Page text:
Tuesday, August 29, 2017

It takes a forest

Peter Wohlleben writes that in Europe, giant redwoods, planted in city parks as “exotic trophies,” never grow especially tall:

What is missing here, above all, is the forest, or — more specifically — relatives. At 150 years old, they are, when you consider a potential life-span of many thousands of years, indeed only children, growing up here in Europe far from their home and without their parents. No uncles, no aunts, no cheerful nursery school — no, they have lived all their lives out on a lonely limb. And what about the many other trees in the park? Don’t they form something like a forest, and couldn’t they act like surrogate parents? They usually would have been planted at the same time and so could offer the little redwoods no assistance or protection. In addition, they are very, very different kinds of trees. To let lindens, oaks, or beeches bring up a redwood would be like leaving human children in the care of mice, kangaroos, or humpback whales. It just doesn’t work, and the little Americans have had to fend for themselves.

The Hidden Life of Trees, trans. Jane Billinghurst (Vancouver: Greystone, 2016).
On a related note: Gabriel Popkin writes in The New York Times about curing yourself of tree blindness (found via Matt Thomas’s blog).

Also from The Hidden Life of Trees
A social network

[There’s considerable repetition in this book, and I sometimes think I will never get through it. But I’ve learned a lot, and I’ll never not look at trees in the same way again. In other words, I’ll never take them for granted as just somehow there in the landscape. Please notice that Wohlleben is writing about species. There is nothing in his argument here to suggest that children from one culture cannot be raised by parents from some other culture.]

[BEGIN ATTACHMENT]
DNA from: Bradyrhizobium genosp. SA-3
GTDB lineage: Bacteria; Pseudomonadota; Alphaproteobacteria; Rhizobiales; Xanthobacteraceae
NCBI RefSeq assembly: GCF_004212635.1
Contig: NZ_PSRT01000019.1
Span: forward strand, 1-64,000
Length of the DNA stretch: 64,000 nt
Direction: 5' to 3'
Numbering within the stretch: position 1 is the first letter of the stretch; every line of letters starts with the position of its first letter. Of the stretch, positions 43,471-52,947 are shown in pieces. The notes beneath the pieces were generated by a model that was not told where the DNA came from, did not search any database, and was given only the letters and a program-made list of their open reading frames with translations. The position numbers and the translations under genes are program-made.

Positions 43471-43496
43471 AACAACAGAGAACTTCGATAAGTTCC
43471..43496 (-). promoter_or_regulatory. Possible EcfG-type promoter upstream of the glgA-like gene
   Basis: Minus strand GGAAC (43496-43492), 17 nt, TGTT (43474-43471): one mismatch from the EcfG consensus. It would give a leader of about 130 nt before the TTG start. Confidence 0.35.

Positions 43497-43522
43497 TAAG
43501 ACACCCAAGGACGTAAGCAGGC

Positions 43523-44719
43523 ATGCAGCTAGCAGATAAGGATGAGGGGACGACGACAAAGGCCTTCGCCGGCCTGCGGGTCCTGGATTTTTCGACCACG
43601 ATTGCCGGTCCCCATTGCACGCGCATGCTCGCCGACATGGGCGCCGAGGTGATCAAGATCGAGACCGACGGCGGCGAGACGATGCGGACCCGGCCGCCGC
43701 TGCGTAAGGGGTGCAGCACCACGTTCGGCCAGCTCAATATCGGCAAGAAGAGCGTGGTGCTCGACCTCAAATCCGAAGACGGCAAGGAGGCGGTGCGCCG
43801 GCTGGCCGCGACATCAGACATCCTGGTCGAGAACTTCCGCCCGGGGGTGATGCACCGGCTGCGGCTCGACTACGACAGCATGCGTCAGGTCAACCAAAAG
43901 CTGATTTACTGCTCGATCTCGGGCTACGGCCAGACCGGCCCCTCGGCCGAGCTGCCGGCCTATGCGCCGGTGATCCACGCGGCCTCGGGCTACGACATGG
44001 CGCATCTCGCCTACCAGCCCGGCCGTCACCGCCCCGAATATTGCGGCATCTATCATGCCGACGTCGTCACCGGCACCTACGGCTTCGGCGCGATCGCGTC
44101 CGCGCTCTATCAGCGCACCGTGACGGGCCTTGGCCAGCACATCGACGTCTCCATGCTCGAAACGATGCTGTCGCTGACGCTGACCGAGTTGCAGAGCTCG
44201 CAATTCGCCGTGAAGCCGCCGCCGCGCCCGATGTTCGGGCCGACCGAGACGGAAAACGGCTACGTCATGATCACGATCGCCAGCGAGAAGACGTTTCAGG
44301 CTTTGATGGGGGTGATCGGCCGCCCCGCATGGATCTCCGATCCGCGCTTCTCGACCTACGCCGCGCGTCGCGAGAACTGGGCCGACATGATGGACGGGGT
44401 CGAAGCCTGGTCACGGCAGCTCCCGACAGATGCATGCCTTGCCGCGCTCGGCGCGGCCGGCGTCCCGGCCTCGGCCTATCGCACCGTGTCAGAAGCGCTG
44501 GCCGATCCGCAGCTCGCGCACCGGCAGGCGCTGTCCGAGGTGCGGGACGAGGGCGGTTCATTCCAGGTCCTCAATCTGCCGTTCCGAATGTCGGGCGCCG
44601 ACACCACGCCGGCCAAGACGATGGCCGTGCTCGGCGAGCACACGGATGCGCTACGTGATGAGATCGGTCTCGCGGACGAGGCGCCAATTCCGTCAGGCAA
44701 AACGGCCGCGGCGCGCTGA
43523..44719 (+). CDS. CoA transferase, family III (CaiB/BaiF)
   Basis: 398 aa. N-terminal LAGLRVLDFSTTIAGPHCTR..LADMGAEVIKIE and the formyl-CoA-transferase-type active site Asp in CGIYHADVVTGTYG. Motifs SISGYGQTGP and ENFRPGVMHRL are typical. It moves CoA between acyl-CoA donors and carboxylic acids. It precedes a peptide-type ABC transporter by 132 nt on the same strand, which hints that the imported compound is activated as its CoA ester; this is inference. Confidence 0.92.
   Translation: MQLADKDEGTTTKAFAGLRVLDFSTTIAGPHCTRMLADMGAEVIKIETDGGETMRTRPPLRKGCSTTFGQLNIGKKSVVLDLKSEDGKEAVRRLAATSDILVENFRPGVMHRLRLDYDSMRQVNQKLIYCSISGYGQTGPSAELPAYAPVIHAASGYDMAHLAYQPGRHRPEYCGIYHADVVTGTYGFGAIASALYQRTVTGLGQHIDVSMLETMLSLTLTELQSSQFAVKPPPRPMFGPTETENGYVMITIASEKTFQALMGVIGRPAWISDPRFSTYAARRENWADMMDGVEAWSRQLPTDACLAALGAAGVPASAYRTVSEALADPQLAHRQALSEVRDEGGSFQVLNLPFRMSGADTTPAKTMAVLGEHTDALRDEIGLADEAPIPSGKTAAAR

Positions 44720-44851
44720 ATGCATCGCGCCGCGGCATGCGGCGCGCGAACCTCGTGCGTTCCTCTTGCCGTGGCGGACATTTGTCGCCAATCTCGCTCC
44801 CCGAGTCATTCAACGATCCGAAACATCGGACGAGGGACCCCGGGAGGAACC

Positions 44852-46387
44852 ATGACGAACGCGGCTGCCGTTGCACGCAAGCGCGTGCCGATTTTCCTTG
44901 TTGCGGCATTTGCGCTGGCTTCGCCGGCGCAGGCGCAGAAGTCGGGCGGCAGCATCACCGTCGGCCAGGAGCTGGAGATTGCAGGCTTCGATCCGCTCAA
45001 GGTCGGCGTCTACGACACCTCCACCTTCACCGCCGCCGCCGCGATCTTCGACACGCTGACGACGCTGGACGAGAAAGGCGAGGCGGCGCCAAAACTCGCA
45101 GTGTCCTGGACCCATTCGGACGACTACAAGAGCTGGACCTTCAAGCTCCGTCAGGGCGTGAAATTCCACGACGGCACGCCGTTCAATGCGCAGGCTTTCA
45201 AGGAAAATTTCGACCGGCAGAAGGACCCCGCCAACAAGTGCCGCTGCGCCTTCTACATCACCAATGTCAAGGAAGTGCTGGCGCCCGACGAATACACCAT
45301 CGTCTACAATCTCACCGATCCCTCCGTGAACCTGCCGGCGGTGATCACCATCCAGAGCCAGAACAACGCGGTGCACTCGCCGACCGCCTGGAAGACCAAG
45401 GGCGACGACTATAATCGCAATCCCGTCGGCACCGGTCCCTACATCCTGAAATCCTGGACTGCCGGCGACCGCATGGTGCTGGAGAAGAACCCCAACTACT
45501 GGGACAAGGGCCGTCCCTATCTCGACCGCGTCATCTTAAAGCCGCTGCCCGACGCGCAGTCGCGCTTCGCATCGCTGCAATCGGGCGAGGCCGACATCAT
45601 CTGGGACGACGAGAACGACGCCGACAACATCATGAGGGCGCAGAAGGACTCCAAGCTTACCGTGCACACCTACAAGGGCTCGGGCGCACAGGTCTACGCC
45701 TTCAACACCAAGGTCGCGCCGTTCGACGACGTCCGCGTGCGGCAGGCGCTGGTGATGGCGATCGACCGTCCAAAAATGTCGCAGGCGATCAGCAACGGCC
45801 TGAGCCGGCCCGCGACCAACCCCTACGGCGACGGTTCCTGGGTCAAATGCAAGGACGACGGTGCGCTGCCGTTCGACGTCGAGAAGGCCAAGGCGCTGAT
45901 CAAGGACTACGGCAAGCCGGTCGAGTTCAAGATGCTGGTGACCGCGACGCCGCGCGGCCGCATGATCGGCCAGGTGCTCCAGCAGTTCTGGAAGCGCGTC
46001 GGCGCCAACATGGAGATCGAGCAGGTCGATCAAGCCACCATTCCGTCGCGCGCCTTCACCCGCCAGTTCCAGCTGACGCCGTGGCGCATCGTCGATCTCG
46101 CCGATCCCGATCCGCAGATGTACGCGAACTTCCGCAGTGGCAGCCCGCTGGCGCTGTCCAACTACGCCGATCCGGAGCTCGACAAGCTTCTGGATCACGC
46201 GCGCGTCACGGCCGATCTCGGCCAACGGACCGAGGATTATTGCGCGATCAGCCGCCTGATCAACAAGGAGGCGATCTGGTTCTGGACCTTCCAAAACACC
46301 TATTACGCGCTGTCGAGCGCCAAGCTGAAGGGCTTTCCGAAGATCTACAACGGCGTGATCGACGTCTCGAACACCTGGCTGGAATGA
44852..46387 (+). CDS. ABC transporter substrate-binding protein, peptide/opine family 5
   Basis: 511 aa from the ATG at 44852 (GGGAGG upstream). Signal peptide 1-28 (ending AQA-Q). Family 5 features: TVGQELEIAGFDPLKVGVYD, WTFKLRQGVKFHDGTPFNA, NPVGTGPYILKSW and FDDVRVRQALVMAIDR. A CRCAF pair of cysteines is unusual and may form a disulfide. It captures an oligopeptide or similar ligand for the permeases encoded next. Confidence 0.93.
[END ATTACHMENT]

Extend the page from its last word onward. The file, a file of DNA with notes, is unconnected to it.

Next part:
comments: 2

Diane Schirf said...

They are the bonsai of giant redwoods?

It's a good thing that they don't get large. Loose branches weight tons and are called widow makers. They create craters when they fall. You do not want to be under a falling redwood or sequoia branch.

I'm debating with myself whether to read this book. It would pair nicely with The Wild Trees. http://www.slywy.com/book-review-wild-trees-story-passion-daring/

Which as you can see had too much about people and not enough about the far more interesting trees.

Michael Leddy said...

This book is pretty much trees only.